We know that maths is the least favourite subject of children. The arithmetic problems create a huge problem for children, and they find it hard to grasp the basics. Though they would be eager to solve addition and subtraction sums, we realise that this enthusiasm soon fades off when they start learning multiplication sums and division. Both multiplication and division are important maths skills that children must master at a young age.
Children may not be aware of how multiplication and division will be used in their everyday lives. As they grow up, they will understand how multiplication sums and division will be required to measure ingredients while cooking/baking or making money transactions. So, to introduce kids to these mathematical concepts, here are some effective strategies that we could follow. Through this, we can make learning maths an interactive activity and develop their interest in the subject.
Ways to Teach Multiplication
If we can convey the basics of multiplication to children, it would be easy for them to understand how to divide sums as well. Since division is the inverse of multiplication, it is crucial that we equip children with a strong mathematical foundation at the beginning. It is best to teach multiplication in terms of repeated addition as children are already familiar with addition.
Suppose you have to find the multiplication sum of 4 and 3; it would be too early to make them memorise the multiplication tables as it may develop a disinterest in them when they fail to remember the tables correctly. Therefore, it is wise to make them learn through repeated addition. By teaching them that 4 ✕ 3 is the same as 4 + 4 + 4, they will slowly learn to calculate.
We can also introduce interesting multiplication activities such as arranging objects like buttons or paper clips in rows and columns and thus asking them to find the multiplication sums of certain numbers. In addition, we can use flashcards and practise skip-counting to learn multiplication faster.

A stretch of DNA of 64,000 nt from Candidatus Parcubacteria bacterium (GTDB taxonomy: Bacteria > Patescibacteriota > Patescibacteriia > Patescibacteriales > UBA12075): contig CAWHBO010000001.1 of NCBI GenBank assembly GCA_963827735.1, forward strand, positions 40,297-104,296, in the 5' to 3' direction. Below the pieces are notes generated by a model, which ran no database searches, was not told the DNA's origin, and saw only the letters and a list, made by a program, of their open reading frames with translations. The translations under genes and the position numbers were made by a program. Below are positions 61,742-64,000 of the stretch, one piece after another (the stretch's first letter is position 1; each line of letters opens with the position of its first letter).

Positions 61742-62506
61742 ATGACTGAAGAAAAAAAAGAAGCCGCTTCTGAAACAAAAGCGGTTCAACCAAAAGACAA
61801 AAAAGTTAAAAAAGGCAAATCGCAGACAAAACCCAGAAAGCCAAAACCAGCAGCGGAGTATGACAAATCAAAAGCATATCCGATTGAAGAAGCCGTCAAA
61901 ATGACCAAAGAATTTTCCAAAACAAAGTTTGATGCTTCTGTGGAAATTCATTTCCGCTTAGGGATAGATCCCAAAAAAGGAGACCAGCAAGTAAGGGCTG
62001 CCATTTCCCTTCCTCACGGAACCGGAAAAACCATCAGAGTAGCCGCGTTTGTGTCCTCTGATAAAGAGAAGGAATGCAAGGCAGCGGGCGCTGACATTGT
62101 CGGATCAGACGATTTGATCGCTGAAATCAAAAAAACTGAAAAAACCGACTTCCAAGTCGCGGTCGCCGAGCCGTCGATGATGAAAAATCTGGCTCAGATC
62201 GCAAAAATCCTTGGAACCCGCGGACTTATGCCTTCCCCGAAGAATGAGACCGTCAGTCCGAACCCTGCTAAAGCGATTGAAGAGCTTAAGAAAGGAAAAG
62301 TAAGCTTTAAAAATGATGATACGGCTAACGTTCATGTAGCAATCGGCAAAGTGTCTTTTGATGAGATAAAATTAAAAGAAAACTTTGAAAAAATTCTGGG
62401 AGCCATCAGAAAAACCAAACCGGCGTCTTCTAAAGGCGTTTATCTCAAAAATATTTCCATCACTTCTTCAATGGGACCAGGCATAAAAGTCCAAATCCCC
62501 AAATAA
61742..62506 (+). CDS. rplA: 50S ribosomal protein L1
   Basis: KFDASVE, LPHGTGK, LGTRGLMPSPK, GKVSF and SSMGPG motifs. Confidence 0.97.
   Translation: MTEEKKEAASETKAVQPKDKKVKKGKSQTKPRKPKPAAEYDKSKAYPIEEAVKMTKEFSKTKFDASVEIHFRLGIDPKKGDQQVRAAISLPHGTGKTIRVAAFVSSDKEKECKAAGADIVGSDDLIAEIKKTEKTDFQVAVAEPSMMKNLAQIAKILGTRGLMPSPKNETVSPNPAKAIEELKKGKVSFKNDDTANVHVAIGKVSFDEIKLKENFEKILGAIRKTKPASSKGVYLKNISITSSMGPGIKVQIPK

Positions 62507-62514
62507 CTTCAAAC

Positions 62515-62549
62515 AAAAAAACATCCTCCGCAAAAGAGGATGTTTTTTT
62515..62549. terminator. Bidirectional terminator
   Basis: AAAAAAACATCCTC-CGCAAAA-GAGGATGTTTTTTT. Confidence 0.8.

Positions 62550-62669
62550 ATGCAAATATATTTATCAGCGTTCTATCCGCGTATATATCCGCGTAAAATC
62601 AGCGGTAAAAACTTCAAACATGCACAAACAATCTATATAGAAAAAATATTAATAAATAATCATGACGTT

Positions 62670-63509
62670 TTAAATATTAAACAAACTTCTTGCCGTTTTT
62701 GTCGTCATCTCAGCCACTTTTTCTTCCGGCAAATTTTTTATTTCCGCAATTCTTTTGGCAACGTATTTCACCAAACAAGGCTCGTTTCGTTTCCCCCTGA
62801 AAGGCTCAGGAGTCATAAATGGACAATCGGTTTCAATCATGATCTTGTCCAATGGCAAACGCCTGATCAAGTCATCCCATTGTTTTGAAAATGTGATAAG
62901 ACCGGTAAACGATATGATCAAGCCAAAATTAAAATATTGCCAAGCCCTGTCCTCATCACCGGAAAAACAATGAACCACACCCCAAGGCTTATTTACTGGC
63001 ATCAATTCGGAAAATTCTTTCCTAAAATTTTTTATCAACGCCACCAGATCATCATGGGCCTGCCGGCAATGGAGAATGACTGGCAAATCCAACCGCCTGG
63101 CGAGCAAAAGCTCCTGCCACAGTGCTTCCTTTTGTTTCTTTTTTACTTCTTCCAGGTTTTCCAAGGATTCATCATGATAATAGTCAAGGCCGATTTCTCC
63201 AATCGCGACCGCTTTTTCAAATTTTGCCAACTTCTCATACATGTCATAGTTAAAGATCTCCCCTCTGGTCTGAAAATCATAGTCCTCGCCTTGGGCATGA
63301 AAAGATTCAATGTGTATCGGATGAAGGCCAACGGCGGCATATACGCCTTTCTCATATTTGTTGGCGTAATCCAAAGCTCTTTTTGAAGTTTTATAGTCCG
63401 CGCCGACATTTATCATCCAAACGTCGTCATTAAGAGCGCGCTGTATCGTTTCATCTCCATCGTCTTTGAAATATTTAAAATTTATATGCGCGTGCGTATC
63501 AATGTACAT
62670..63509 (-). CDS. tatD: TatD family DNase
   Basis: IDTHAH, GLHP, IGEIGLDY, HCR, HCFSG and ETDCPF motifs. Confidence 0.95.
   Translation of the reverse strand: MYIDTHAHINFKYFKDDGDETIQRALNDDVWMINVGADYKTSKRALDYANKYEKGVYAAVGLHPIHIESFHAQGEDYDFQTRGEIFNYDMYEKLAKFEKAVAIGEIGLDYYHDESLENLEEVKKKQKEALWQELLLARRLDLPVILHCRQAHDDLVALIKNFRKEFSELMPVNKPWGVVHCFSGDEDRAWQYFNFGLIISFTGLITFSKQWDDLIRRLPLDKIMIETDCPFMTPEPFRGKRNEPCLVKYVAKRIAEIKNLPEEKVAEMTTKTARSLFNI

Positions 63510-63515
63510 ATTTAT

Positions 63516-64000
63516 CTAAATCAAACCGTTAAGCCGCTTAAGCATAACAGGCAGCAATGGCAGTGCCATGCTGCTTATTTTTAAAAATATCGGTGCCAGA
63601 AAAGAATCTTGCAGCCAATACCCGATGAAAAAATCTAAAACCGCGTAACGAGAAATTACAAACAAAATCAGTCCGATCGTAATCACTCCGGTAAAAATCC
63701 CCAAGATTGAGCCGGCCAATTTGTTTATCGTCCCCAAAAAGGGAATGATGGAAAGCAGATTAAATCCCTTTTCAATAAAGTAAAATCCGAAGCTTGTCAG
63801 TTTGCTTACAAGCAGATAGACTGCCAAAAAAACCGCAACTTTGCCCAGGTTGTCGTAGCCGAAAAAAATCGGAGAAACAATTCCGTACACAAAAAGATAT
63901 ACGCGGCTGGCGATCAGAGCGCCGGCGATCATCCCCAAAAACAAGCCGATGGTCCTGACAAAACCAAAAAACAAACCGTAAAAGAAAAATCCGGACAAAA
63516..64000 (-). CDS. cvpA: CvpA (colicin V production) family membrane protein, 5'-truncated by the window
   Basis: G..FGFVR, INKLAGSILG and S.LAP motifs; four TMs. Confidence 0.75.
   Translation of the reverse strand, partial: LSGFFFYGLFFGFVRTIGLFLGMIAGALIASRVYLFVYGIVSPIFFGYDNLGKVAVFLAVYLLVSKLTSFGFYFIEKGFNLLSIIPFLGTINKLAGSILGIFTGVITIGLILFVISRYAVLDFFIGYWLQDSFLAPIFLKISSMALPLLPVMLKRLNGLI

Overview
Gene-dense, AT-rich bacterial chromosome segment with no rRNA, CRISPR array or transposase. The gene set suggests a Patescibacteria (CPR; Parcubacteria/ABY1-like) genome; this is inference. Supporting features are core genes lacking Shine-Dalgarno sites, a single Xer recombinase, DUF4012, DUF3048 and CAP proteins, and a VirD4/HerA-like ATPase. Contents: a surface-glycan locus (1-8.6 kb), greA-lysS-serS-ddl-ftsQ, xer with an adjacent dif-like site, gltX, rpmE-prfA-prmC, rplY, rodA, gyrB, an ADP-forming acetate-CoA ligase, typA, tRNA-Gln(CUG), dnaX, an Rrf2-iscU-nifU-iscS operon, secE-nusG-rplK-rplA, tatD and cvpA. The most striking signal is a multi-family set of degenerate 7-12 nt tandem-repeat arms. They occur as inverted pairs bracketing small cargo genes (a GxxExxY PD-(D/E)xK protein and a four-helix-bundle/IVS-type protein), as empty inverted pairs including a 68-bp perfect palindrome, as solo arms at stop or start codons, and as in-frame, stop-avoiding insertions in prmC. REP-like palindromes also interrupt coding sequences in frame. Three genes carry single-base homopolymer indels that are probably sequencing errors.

Solving Division Problems
Children would find no difficulty in sharing candies with their friends or dividing an apple into 4 equal parts to share with two of their neighbours. Division seems so simple in such situations. Then, why is it hard for them to learn how to divide sums during maths classes? Once they have attained the idea that division can be related to the concept of sharing, it will be easier for them to solve complex division problems.
Suppose if we ask children to solve 15 ÷ 3, it will be tough to explain things to them in terms of numbers alone. So, we must narrate a situation where one of them wants to share 15 oranges with 3 of his friends. The question is to find out how many oranges a person will get. By supplying one orange each to all the 3 friends until all the 15 are given, we can discover that each of the friends has 5 oranges in their hands. Similarly, we can teach them how to divide sums by giving such simple problems and asking them to group them into different sections.
Through the activity of making them divide the beads into different tins by giving them a certain number of beads, we can easily explain the concept to children. Besides, many printable division worksheets are available for children to practise. In this way, they will quickly learn to divide sums and develop a liking for the subject.